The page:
The pre-operative and postoperative incidence of flatulent dyspepsia was studied in 108 patients undergoing cholecystectomy. Ninety (83%) had pre-operative symptoms; of these forty-one (46%) were symptom-free after operation and twenty-two (24%) were improved but twenty-seven (30%) were no better. Patients with a well-functioning gallbladder, demonstrated radiologically, were relieved significantly more often than those with a poor or non-functioning gallbladder. Fatty food precipitated the symptoms in the majority of patients.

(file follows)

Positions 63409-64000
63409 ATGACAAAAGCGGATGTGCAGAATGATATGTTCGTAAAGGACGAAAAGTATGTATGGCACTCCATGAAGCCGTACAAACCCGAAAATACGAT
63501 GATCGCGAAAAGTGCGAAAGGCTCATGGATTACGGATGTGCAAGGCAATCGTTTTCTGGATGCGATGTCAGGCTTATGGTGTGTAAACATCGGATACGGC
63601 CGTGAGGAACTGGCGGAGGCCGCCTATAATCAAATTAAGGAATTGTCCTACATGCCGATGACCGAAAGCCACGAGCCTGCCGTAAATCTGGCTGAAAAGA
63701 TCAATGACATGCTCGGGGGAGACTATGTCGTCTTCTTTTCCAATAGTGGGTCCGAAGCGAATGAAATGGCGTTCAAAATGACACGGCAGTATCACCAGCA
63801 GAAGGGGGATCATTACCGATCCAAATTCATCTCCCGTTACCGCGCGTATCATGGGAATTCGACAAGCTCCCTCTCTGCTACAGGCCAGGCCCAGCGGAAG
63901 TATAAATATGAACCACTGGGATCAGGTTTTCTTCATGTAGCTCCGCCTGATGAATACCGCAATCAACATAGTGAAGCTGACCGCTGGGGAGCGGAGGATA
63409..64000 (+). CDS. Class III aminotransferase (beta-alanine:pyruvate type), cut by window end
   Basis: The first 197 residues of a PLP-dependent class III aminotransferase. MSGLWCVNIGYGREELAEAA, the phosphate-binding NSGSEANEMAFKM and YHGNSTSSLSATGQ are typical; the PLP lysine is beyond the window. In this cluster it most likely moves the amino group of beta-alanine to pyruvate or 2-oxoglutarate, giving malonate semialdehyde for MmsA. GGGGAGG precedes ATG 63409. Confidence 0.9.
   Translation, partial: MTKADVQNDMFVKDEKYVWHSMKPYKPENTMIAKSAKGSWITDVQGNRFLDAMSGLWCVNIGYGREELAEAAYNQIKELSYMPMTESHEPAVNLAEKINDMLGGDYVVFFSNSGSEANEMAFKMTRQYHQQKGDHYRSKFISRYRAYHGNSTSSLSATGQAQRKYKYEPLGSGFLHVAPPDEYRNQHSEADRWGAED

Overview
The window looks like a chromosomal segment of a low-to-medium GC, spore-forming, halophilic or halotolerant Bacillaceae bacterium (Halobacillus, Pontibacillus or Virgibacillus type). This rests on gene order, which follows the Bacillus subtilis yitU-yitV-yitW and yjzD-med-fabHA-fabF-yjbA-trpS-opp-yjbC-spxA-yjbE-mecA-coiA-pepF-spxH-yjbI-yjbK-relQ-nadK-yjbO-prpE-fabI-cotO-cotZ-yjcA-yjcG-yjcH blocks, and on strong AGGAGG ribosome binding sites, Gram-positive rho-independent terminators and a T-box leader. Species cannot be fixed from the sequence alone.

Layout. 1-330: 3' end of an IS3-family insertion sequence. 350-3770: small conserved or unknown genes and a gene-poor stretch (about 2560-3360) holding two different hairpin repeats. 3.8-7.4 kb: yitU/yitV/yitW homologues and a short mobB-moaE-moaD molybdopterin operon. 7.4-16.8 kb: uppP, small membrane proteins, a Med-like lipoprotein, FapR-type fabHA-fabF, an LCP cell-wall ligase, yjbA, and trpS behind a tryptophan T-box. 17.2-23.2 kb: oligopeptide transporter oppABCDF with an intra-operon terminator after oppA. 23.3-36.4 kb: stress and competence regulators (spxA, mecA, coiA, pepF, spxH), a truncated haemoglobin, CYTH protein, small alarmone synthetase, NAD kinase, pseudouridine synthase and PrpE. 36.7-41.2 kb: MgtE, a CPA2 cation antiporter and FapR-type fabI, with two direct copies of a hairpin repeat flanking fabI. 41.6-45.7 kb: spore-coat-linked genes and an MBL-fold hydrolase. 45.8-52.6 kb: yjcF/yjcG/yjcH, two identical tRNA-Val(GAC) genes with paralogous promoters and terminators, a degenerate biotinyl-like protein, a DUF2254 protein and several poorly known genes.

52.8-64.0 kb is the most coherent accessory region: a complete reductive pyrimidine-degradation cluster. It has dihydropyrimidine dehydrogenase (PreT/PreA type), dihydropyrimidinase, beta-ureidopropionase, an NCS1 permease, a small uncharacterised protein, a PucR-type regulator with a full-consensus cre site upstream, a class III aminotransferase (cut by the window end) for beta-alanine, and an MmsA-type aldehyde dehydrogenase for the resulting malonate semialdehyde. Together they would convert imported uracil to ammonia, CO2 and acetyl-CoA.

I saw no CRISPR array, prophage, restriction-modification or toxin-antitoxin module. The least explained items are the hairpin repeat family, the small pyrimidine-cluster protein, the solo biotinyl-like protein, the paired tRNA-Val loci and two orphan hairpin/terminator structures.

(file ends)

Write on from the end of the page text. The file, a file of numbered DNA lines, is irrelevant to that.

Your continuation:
These figures suggest that there is neither a direct causal relationship between gallstones and flatulent dyspepsia nor is the relationship entirely coincidental. The implications of these findings for clinical practice are discussed.
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